The Results?

The guitar player in the main band I perform with, Mixed Company, hates upright bass. Hold onto that thought. I strung the Roscoe fretless 5-string with Thomastik-Infeld JF-345's. I get my "buzzy" sound just fine. But I get an awesome upright emulation. Paul hates it! So I love it! I can play the fretless bass part to Oleta Adams' version of "Get Here" with just the right "buzzy" pop sound. But on another song, Brian Setzer's "Jump Jive, An' Wail", I change the tone controls, and get a great upright sound. Paul the guitar player hates it real good! And here's the bonus. Remember that I ordered the new Roscoe fretless with a diamondwood fingerboard? Keith Roscoe said the diamondwood would last so long against those roundwounds that his son would probably be running the business by the time the fingerboard needs any attention. Well, now I'm using flats! It may be Keith's great grandson who might refinish the fingerboard, for whoever owns the bass by then.

Naturally I Would Try It!

I ordered some Thomastik-Infeld roundwound strings for my fretted bass. I figured the flatwounds were great so naturally I should try the rounds. I just asked the guy at the string dealer for Thomastik-Infeld 5-string roundwounds for bass. He sent the JR345 Jazz Electric Bass roundwound strings. These strings are extremely light and are great for Jazz, Blues, and Reggae. They are so light they almost play themselves. However, they put very little tension on the neck, so a truss rod adjustment is in order to stop fret-buzz. Also, because they are sooo light, they lack the punch for thumping. I am a variety player, so this type of string won't cut it for me. Diehard jazzers will love these things though. The harmonics ring out like church bells and the strings are extremely smooth. They don't just sound smooth, they are smooth to the touch. The round windings are so fine that you can run your fingers up and down the strings and it doesn't feel like it's tearing your skin off. This is true of all Thomastik-Infeld roundwounds. So finger noise is greatly reduced. There isn't much friction either, so speed is increased. I forgot to mention earlier that you will notice you can run your volume control at a lower setting with the Thomastik-Infeld strings. The metallic structure and assembly techique of these strings yields a very high output, compared to conventional strings.

My Roundwound Choice?

I wound up settling on the EB-345 PowerBass series for my 5-string fretted basses and EB-344's for my 4-string fretted basses. These strings yield about the same tension as the D'Addario XL-170's so no neck adjustment was necessary. They are the perfect all-around string for Rock, Funk, Progressive Jazz, Latin, and Country.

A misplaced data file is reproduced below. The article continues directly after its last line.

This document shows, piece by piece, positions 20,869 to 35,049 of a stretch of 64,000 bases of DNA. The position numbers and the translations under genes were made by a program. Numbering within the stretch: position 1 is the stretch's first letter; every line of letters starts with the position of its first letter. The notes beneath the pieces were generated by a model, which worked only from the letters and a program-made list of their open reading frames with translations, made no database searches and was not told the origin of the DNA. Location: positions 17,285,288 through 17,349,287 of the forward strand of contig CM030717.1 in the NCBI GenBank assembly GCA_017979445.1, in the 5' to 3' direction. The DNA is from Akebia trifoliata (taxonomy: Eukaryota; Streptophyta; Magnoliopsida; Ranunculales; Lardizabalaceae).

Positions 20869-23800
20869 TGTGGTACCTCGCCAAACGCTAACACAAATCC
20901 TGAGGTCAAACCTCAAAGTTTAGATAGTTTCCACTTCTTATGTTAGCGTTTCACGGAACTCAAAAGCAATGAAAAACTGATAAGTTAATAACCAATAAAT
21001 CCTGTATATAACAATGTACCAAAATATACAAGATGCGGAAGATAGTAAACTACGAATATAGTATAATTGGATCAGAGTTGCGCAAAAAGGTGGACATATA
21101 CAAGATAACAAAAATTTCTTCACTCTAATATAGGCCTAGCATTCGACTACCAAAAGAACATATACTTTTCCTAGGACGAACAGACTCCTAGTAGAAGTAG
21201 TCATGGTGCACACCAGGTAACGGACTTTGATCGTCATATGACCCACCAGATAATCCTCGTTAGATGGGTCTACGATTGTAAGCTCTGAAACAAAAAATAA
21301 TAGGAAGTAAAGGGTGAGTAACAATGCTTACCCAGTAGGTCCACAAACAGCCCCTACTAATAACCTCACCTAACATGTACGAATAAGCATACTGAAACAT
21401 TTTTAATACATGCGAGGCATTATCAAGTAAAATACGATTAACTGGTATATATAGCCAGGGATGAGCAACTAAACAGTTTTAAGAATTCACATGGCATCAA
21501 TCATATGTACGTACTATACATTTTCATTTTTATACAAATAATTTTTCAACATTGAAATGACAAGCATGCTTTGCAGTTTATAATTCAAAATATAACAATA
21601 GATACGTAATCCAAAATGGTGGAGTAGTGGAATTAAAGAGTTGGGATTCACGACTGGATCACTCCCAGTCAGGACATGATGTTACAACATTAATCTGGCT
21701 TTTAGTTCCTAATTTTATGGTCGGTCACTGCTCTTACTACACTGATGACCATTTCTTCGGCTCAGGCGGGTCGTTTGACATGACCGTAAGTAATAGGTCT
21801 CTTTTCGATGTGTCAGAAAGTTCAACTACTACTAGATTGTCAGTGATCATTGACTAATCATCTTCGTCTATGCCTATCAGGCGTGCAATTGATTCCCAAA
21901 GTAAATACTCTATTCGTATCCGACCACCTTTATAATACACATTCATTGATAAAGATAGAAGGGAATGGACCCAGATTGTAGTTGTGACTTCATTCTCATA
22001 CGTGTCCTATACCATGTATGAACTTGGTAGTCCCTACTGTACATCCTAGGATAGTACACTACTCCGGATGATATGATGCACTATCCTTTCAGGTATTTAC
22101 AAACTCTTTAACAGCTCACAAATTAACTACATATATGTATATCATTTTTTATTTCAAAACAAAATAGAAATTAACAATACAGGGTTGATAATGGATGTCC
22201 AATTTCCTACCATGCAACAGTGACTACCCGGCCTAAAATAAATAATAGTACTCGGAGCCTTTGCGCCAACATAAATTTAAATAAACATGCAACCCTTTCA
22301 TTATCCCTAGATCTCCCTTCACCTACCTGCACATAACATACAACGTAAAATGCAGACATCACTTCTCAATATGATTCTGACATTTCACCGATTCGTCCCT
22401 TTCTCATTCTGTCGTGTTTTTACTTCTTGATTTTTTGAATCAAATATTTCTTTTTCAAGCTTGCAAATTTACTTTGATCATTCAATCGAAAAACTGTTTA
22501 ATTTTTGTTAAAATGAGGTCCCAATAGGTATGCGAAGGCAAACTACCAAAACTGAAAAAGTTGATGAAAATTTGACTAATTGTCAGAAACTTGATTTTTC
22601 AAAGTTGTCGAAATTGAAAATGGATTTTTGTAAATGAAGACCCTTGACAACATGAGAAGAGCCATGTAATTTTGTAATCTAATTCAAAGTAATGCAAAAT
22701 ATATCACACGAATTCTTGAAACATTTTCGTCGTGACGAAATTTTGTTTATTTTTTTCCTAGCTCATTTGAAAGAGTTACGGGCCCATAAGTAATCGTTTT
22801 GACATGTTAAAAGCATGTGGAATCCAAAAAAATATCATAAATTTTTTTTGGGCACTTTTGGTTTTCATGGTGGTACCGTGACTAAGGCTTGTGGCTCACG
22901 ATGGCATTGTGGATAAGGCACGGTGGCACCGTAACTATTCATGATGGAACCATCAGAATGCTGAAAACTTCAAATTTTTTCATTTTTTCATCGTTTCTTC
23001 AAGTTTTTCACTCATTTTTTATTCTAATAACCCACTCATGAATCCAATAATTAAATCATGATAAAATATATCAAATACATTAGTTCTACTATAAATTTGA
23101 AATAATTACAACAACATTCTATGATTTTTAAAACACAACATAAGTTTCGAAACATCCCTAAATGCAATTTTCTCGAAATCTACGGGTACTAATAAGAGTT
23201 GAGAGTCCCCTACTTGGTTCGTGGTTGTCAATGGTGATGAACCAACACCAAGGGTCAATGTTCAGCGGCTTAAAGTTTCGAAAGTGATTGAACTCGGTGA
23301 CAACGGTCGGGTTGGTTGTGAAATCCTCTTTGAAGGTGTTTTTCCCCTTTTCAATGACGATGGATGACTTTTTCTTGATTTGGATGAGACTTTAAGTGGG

What About Other Stringed Instruments?

Thomastik-Infeld has a very large selection of strings for classical guitar, acoustic guitar, electric guitar, electric bass, acoustic bass, mandolin, and mandola. They are the official string of Jazz great George Benson. Because of the high quality construction of these strings, they tend to last an average of 3 or 4 times longer than conventional strings. But you don't have to pay 3 or 4 times the price of conventional strings. You get the higher quality sound, including true harmonics and the brightest highs I've ever heard, higher output at equivalent volume settings, and a comfortable feel with less friction and finger noise (due to the fine windings), at a price that isn't much more than what you pay for most conventional strings.

What About The Cost?

The Thomastik-Infeld strings actually cost less than conventional strings when you consider you won't replace strings nearly as often (up to 3 or 4 times less string replacment). I am not a paid endorser, by the way, just a converted believer. I did work a deal between the manufacturer and Arsis Productions, the management agency of the band I perform with, to sell the strings at a discount to me and everyone who reads this. Naturally you would expect to pay more for the best. But Arsis Productions is an artist management agency purchasing the strings at a savings for the players in our bands, and then making those same savings available to players outside of the organization. This is not a string dealer selling you every brand of string on the planet, whether good, bad, or mediocre. Arsis Productions doesn't seek to make its profit from selling strings. The overhead is already paid for by the management side, thus the margins are just enough to cover the cost of doing business. So you can get the best price on the best strings just because you read my ramblings. Isn't the Internet great? If you want to talk with me direct about the strings, call (770) 841-8009 and ask for Doug.


You can purchase Thomastik-Infeld strings at a HUGE discount by clicking HERE.




Thomastik-Infeld Jazz Series flatwound bass strings for fretlessThomastik-Infeld PowerBass Series roundwound bass strings for rock, funk, progressive jazz, and country

My Favorite Strings